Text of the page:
Throughout the country, jeonse shortage worsening
A shortage of apartments available for jeonse, or long-term leases, continues to worsen, affecting tenants across the country.
According to Asil, a local real estate information provider, of the country's 1,798 apartment complexes with more than 1,000 units, 22 percent currently have no jeonse offers at all. Roughly 72 percent have fewer than five jeonse offers.
Gangdong Lotte Castle First, a popular apartment complex in Gangdong District, eastern Seoul, with 3,226 units and a maximum height of 34 stories, had no available jeonse offers in the past two months.
“There are so many people waiting [for an apartment] but no one can guarantee when its jeonse offers would be available,” a real estate agent near the apartment complex said. “Even when some of them are up, people take them right away so that we don’t even have to advertise them.”
The situation has largely been attributed to the government’s tenant protection legislation that passed the National Assembly in July. One of the laws allows tenants to automatically extend the two-year jeonse contracts for another two years. Landlords will only be able to refuse extensions if they are moving into the units themselves.
“Assuming that a 84-square-meter [904.2-square-foot] flat is available for jeonse, people have to pay an extra 200 million won [$174,000] compared to two months ago,” added the agent, referring to the average of a recent spike in jeonse prices.
The average jeonse price of an 84-square-meter apartment flat in Gangdong District is currently around 850 million won, up 42 percent compared to the June-July period.
The shortage of jeonse has also expanded beyond Seoul, becoming a nationwide issue.
According to data from Asil, Gyeonggi is home to 561 apartment complexes which have over 1,000 units, 73 percent of which have fewer than five jeonse offers each.
And zero jeonse offers are available for World Meridian World City apartment complex in Ulsan, which is home to 2,686 households.
The jeonse shortage problem also appears to be causing distortions in the overall real estate market.
The Hyangchon Humansia 1 Danji apartment complex in Namdong District, Incheon, which has about 3,209 units in total, currently has no jeonse offers. Yet a total of 155 apartment flats are up for sale, as many landlords are withdrawing their jeonse offers and either selling apartments or shifting them to monthly rents.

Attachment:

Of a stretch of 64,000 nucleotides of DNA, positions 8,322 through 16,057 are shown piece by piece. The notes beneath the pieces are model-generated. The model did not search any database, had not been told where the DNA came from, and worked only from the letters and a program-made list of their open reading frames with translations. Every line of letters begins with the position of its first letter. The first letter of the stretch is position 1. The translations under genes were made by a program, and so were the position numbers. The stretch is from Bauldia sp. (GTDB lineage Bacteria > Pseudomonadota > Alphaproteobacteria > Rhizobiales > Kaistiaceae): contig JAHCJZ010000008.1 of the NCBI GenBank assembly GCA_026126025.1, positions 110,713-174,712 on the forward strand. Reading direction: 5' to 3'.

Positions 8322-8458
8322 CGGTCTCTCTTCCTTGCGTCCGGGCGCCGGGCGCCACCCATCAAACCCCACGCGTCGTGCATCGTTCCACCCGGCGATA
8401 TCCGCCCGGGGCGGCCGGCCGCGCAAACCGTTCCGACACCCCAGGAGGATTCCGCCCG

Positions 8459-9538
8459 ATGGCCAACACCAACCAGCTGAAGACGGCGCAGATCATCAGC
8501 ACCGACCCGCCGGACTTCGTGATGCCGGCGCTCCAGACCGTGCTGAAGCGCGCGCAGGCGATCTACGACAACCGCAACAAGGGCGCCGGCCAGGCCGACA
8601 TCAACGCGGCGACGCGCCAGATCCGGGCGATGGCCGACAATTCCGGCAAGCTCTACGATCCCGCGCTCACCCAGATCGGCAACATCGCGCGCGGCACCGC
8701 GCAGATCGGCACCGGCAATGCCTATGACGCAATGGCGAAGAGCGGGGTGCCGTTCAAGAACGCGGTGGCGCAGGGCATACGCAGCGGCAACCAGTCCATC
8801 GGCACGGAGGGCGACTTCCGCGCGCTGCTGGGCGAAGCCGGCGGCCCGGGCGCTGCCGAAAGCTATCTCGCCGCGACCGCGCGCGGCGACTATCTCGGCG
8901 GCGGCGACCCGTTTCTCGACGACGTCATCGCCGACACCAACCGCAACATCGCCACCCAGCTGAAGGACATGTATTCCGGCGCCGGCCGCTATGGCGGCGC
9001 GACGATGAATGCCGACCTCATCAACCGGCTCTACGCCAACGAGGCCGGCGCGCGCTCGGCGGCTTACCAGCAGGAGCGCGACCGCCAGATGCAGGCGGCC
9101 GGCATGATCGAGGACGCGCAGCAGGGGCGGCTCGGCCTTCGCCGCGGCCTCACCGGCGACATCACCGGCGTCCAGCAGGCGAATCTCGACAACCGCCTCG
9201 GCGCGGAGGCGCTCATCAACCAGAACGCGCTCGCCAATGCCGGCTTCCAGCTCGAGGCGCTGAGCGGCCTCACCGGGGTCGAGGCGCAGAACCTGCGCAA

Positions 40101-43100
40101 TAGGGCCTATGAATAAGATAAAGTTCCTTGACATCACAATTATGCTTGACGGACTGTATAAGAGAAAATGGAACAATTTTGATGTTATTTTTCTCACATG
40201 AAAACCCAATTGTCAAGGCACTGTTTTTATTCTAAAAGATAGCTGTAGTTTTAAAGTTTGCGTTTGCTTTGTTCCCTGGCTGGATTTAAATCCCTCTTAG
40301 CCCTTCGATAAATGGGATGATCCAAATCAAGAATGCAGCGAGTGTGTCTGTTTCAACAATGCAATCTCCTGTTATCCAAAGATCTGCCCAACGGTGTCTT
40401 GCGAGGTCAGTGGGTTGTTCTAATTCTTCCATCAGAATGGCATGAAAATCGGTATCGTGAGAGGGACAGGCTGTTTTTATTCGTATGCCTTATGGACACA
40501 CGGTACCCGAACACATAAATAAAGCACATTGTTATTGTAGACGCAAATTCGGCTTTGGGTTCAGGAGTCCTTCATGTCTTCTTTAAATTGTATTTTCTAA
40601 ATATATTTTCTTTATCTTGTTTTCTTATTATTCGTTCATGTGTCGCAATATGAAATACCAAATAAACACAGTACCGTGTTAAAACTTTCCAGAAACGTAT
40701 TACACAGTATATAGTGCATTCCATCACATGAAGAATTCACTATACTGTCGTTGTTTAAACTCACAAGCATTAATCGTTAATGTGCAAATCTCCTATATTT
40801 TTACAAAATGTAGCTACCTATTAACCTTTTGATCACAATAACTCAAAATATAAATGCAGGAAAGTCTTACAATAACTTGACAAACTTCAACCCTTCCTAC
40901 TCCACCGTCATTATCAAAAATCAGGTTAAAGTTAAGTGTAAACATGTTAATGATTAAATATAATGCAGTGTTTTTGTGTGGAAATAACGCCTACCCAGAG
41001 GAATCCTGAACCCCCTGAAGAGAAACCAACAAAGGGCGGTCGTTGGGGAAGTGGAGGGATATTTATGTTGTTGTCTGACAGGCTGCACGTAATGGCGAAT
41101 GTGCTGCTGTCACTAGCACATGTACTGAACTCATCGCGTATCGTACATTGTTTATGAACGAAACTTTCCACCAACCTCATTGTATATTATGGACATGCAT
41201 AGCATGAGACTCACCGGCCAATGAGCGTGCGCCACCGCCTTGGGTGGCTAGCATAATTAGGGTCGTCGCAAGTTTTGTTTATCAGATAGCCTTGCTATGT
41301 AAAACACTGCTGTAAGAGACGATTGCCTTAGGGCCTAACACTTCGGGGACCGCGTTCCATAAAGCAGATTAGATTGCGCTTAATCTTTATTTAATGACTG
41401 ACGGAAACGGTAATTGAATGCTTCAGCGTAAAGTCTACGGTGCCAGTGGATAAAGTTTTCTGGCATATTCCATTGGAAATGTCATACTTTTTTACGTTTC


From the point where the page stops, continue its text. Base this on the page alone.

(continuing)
Ironically, despite many flats going on the market, sale prices continue to rise.
“Tenants who are anxious about rising jeonse prices are now purchasing apartments, which causes an increase in apartment sales prices,” said a real estate agent near the apartment complex.
Low-income tenants, meanwhile, are being hit hardest.
A 34-year-old Seongsan Siyoung apartment complex in Mapo District, western Seoul, is now waiting for a redevelopment plan. Despite its old and outdated buildings, the apartment complex is very popular among newlyweds and office workers, given its proximity to a subway station. The jeonse prices of the apartments, which had always been relatively low, at about 200 million won, are now also rising rapidly following the government’s tightened real estate regulations.
A 59-square-meter flat in the complex was recently sold for about 300 million won. The same-sized flat is now trading at 400 million won.
Only five flats are available for jeonse offers as of now.
“In about eight years, I raised the jeonse price by only 80 million won,” said a 39-year-old man, surnamed Choi, who owns a 51-square-meter flat in the complex. “But the price rose more than that during the past few months.”
While the government says the real estate market will stabilize shortly with its housing supply plan, which comes with the third generation of new towns, experts disagree.
“It takes at least five years for the housing supply plan to actually be realized,” Heo Yun-gyeong, a researcher at Construction Economy Research Institute of Korea, said. “Also, for the third generation of new towns, much of the new housing will be public rental housing, which would not solve the fundamental problem that Koreans are currently facing. It remains unknown whether the government’s housing supply plan could actually cool down the prolonged jeonse shortage.”
Shim Kyo-eon, a real estate professor at Konkuk University, agrees with Heo.
“When the jeonse market is largely unstable, the government worsened the market with their revised tenant protection regulations,” Shim said. “If the government keeps strengthening the regulations, supply will likely decline further and the jeonse market will become more unstable.”
BY HAN EUN-HWA, CHEA SARAH [firstname.lastname@example.org]
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